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Question - Can cyclists take up the whole lane?

Karl2010Karl2010 Posts: 511
edited May 2011 in Campaign
Havn't got a highway code book handy.

Are we allowed to take up a whole lane if cycling on our own? What about cycling in a pack?

Posts

  • Yes and Yes. There is a rule about not riding more than two abreat though. A quick check revealed no lane use limitations.

    From personal experience I have a section of road which is a long smooth descent and normally a tailwind on the way home. This means I am normally travelling at or even faster than car speed in that region. I used to get people whose brain was incapable of believing this and so tried to overtake then found themselves slamming the brakes on to survive the roundabout at the bottom. In one instance a young lady mounted (not just clipped) the pavement and went inside a lampost doing this.

    On another section of my ride home I have a dual carriageway with a busy left hand turn where I was once knocked off by someone who literally turned through me.

    Both these situations have been solved by me riding about three quarters of the way out towards the white line.

    In short my message is use the whole road to stay safe. You don't need to be inconsiderate just ride positively
  • PorgyPorgy Posts: 4,558
    What he said. I do it loads when I need to.
  • Karl2010Karl2010 Posts: 511
    +2

    I do it myself when i have to. Just wandered if it was against the highway code...

    Oh and those new, smooth, down hill roads are awesome!! Espesh with a tail wind :)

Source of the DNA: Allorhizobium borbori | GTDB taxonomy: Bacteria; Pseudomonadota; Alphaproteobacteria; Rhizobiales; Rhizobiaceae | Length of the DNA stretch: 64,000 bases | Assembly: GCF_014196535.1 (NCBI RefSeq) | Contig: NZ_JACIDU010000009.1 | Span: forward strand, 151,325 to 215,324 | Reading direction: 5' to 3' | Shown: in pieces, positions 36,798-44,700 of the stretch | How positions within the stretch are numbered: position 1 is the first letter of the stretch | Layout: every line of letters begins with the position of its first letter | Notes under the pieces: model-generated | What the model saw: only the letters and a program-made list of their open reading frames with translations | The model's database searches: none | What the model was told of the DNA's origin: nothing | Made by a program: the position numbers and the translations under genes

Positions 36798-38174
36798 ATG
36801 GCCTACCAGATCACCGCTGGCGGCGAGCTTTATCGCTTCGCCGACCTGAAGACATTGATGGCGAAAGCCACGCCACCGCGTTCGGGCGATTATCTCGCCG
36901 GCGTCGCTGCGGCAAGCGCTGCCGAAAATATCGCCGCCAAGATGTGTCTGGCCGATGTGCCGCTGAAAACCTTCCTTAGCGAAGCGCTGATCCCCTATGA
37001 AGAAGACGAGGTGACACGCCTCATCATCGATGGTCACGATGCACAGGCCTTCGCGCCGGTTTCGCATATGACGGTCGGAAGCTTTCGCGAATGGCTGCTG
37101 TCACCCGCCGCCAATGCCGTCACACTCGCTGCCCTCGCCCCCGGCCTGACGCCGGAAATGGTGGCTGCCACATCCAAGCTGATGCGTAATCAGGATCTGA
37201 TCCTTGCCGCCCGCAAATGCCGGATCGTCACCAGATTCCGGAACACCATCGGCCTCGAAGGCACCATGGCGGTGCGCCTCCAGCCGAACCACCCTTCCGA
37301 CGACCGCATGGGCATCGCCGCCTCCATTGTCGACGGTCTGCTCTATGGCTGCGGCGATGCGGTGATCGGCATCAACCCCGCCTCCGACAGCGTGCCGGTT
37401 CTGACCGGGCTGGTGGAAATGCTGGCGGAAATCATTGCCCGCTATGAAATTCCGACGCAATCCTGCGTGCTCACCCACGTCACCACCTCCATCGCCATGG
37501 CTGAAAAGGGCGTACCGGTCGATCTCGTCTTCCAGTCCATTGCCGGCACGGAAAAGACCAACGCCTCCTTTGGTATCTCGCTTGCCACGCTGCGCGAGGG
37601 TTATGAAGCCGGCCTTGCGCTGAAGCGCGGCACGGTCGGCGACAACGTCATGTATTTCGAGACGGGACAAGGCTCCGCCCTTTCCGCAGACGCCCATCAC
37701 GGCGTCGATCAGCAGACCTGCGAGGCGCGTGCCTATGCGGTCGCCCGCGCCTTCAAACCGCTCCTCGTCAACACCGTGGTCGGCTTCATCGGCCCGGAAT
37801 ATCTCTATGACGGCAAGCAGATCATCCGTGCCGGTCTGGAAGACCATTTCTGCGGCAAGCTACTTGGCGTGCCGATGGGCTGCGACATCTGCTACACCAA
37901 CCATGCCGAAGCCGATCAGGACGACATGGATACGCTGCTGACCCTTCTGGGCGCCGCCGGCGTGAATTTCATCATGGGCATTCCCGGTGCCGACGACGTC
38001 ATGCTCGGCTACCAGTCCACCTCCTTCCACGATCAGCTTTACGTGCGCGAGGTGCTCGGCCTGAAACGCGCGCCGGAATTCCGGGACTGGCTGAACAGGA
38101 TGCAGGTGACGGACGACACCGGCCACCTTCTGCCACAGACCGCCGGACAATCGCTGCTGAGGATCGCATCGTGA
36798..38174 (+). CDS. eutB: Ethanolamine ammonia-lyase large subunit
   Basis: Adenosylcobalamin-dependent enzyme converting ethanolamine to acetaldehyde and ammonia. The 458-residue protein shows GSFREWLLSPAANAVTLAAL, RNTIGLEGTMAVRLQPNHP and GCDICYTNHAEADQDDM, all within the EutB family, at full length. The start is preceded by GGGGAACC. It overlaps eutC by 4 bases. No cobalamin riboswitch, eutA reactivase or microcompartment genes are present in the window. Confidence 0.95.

• spen666spen666 Posts: 17,709
    Beware of the offences of careless or inconsiderate cycling.

    If you were deliberately delaying trafic by occupying whole lane, then you COULD be guilty of this offence.

    Like most things legal, there is little absolute
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  • acidstratoacidstrato Posts: 945
    do it when you need to or when you wish to prevent dodgy overtakes. Do this myself alot

    but dont if you dont need to, that would be arrogant and inconsiderate in my opinion
    Crafted in Italy apparantly
  • beverickbeverick Posts: 3,461
    spen666 wrote:
    Beware of the offences of careless or inconsiderate cycling.

    If you were deliberately delaying trafic by occupying whole lane, then you COULD be guilty of this offence.

    Like most things legal, there is little absolute

    Not to mention obstructing the highway where the same is true even in the absence of traffic.